Over the last few decades, society has transitioned over to a digital era at an exponential rate. Work place processing and manual intensive tasks have been replaced by the instantaneous capabilities of modern technology. Almost every individual and business now operates with some form of digital footprint, whether it be their mobile communicative capabilities or the critical infrastructure underlying the entirety of their operating business model.
Operating in this world of ever-changing workplace practices requires innovative business solutions, and our increasing reliance on critical digital infrastructure leaves many businesses and individuals, exposed to the threats and risks that lurk in the digital realm. Many neglect the potency of cyber threats simply because they are ignorant and unaware of the risks that these cyber threats pose to their operations.
So while the internet has become a pervasive and fundamental piece of infrastructure, one that allows businesses and individuals to transcend global boundaries and challenges, this societal unpreparedness brings about unprecedented levels of cyber threat exposure and risks that many can fall victim to.
So wherein lies the problem?
Cybersecurity and cyber threats remain an issue and risk that individuals tend to attribute only to large corporations who actually have something to lose or government bodies that actually have the infrastructure, data and resources to pump millions into their cyber security mechanisms. While larger corporates and companies may seem like a more appealing target for cyber terrorists, don’t be fooled into thinking that there is no incentive for these threats to target your SME.
Many businesses in the 21st century have physical components in the real world; traditional brick and mortar businesses that only have “minor” system components operating in the digital space. While these businesses tend to always have physical security precautions: their lock and keys, shutters over our windows, alarm systems and video security measures, many don’t realise that these practices are almost comparable to defending your business with a hand tied behind your back.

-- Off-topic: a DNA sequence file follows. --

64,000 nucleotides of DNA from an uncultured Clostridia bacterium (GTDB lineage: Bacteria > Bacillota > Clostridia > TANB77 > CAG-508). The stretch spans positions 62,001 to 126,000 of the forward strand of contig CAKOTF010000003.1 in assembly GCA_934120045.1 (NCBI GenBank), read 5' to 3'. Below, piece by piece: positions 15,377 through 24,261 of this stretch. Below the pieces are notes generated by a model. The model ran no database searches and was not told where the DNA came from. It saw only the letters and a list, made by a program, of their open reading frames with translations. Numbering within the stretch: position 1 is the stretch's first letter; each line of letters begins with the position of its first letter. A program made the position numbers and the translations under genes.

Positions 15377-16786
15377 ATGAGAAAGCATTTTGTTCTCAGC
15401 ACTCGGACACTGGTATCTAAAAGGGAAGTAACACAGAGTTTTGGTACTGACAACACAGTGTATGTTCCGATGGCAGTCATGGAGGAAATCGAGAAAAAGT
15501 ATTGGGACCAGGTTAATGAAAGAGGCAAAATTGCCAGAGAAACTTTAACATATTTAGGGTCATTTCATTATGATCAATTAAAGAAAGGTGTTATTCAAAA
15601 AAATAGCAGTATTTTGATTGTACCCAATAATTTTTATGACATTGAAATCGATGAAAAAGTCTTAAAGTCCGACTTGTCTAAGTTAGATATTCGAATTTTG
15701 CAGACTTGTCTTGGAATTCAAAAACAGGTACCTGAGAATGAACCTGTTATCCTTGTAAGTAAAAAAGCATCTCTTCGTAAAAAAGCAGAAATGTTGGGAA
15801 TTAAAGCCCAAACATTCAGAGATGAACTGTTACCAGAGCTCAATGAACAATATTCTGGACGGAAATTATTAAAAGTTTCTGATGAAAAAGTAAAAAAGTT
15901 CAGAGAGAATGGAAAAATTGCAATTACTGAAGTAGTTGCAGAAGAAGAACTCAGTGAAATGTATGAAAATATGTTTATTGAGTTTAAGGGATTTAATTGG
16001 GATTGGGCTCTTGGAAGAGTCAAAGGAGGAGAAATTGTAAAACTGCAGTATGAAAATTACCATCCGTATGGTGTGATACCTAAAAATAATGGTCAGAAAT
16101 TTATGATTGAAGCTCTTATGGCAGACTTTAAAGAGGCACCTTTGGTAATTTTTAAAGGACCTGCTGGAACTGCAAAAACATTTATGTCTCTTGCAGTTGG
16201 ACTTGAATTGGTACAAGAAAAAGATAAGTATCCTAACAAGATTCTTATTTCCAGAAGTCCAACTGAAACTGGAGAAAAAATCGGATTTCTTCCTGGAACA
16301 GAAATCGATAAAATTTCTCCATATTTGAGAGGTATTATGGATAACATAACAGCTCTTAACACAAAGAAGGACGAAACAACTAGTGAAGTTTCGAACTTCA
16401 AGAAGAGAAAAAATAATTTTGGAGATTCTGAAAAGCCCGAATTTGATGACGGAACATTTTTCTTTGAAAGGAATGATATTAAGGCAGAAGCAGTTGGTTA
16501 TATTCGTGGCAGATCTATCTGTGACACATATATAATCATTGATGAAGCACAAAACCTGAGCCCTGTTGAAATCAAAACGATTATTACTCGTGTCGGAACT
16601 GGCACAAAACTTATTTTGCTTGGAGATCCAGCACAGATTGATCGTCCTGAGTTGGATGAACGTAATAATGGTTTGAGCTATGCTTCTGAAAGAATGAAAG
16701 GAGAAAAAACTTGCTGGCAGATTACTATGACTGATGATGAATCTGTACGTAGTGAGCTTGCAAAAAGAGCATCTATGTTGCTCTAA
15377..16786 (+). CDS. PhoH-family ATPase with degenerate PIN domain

Did you know that a cyberattack can cripple your business simply by targeting the data stored in an employee’s mobile phone?
The internet has become an intricate web that connects businesses and individuals from anywhere around the globe, operating in this supposedly non-physical space we have dubbed “the cloud”. Whilst the benefits of such connectivity are certainly obvious, many are unable to see how these intricate networks may be the hamartia of 21st century corporates and businesses.
2020 has so far seen too many businesses and individuals working from the comfort of their own home, whether it be because of the recent COVID-19 virus outbreak or as part of some contemporary workplace flexibility package. Being away from the network security systems supposedly provided by your employer means that employees inadvertently expose themselves and workplace systems to the whim of cyberattacks.
In the face of a waking global pandemic that has preached social isolation and ‘draconian” quarantine measures, many Australians found themselves at Bondi beach in 30 degree weather with little to no concern placed on the current quarantine conditions. It’s this same primitive herd mentality that “it won’t happen to me” that also applies to taking the adequate cyber security measures: “My business is too small”, “They’re not going to care about the information on my phone”, or “who would look at my browsing history”. While this mentality is not untoward, it is the penalty that ensues for the breach of such information that should truly strike fear in the heart of businesses.
If there’s an eligible data breach and no notifications are sent, the penalty can reach $1.7 million for organisations and $340,000 for individuals.